Buy Local and Start with a REALLY Fresh Tree!
The secret to keeping a cut tree fresh and supple indoors isn't in any magic mixture you place in the water holder. It's in the handling of the tree before those bolts get tightened.
And the way to virtually insure long-term freshness is to visit a local Christmas tree farm and "cut your own". I use quotes there because I'm the only person who seems to bring their own saw; everybody else just picks out 'their tree' and the staff cuts it for them. Either way, you get a tree that's FRESH with a capital F; and you're buying local; supporting a local business; and helping keep that land planted in trees instead of houses and Home Depots. And it's a great family day outdoors! Cookies! Hot chocolate! Now that's a real hoe-hoe-hoe day!
And this year, I scouted up some brand new farm listings for our site! (New to me, anyway.) Take the time to check all the sites below for your area, as some farms are only listed at one site, and scouting around could save you some considerable travel time. And if you find a different tree farm listing site you like, send it to me and I'll add it.
Here's the farm listing from the Maryland Christmas Tree Association.
And the one for a similar group in Virgini a.
NEW THIS YEAR: These 'pick your own Christmas tree' sites aren't the best organized, but they contain a LOT of detail about the listed farms. Our part of Maryland: Northern VA: And finally, here's the old reliable 'Christmas Tree Farm Network' site. Just click on your state:
Pre-Cut Tree? Pre-Saturate it!
If pre-cut your tree must be, you can still keep it fresh indoors a long time-if you pick well and have a bow saw and a big bucket of water handy and waiting at home. Feel up your potential tree choices before buying. You're looking for branches that bend easily and needles that are supple and feel 'lush' to the touch. Don't be shy!
And if any part of a tree seems dry or brittle, pass it by-that tree is going to drop needles for a living. When you get your nicely supple tree home, shake it well to dislodge any already dead needles (these are common; evergreens shed needles on a regular basis). Bang the bottom of the trunk on a hard surface and shake the sides vigorously.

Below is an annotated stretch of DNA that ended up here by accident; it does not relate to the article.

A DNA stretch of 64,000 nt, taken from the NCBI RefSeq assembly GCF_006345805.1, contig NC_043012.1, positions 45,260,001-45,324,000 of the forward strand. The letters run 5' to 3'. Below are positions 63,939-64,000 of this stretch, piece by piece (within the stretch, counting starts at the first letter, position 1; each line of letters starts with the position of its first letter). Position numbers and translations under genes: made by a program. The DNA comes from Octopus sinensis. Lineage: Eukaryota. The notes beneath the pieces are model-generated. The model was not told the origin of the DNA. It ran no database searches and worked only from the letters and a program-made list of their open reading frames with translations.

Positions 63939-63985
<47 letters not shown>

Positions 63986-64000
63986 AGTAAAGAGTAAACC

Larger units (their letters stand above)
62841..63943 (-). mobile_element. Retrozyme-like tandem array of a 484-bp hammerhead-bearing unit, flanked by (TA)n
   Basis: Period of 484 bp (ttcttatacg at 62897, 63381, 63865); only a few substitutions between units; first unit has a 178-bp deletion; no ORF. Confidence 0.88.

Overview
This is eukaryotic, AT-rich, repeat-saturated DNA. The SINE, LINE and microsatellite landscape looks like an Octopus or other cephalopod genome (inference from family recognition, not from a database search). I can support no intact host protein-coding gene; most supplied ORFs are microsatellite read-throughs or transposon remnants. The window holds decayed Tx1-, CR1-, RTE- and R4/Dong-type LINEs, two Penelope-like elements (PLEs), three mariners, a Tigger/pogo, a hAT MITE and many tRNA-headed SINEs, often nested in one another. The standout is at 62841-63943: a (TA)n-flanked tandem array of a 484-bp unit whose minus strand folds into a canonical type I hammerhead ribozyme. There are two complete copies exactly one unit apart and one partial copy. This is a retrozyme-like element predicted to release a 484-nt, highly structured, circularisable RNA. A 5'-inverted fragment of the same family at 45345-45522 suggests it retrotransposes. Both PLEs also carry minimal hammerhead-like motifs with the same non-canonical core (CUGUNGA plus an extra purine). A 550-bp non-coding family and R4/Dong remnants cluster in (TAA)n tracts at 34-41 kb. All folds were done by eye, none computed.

Then cut an extra inch or two off the bottom of the tree trunk and immediately place the newly-cut trunk in a big container of fresh, plain water for at least a couple of hours, preferably overnight. If the tree came from an area where it hadn't rained for awhile, it'll drink up many gallons of water. This 'pre-saturation' trick is the best way to prevent a shower of sharp needles on your floor.
And if you're one of those people who just has to put something 'magical' in the water, try the new product called "Vacation", an all-natural 'anti-transpirant' designed to trap moisture inside of plants. You'll find more info on it here.
Indoor Tree Care 101:
- Pre-saturate the tree as directed. If its pre-cut, be SURE to remove a few inches from the bottom of the stump (borrow a saw if you have to). But don't strip any bark from the sides to make it fit into the holder-if you do, the tree won't be able to take up water.
- Choose the coolest possible indoor location for the tree-far away from fireplace, wood stove, radiators or hot air vents.
- Keep the water reservoir filled at all times; if that holder dries out completely, the tree will no longer be able to take up water. Gadgets like "Santa's Magic Water Spout" make this chore a lot easier. (The top of 'Santa's Magic Spout' looks like a bell-shaped ornament, but it's actually a funnel-like device that connects to a length of tubing that runs water down to your tree stand-without you having to bend over all the time.)
- And if you're still using old-fashioned incandescent lights, make the move to LEDs this season. They look great, don't generate any heat, don't burn out and use almost no electricity.
Small Space? Think Rosemary Christmas Tree!
I love having a big cut Christmas tree in the house, but I also realize that many of our listeners just don't have the room for one-and many others out there have reached the age where tree-wrestling has simply lost its allure (if it ever had any). But that doesn't mean you can't celebrate the season with a live indoor tree; just pick up one of those cute-as-the-Dickens potted rosemary trees you see at garden centers and upscale markets this time of year. (My local Whole Foods store always has them.)
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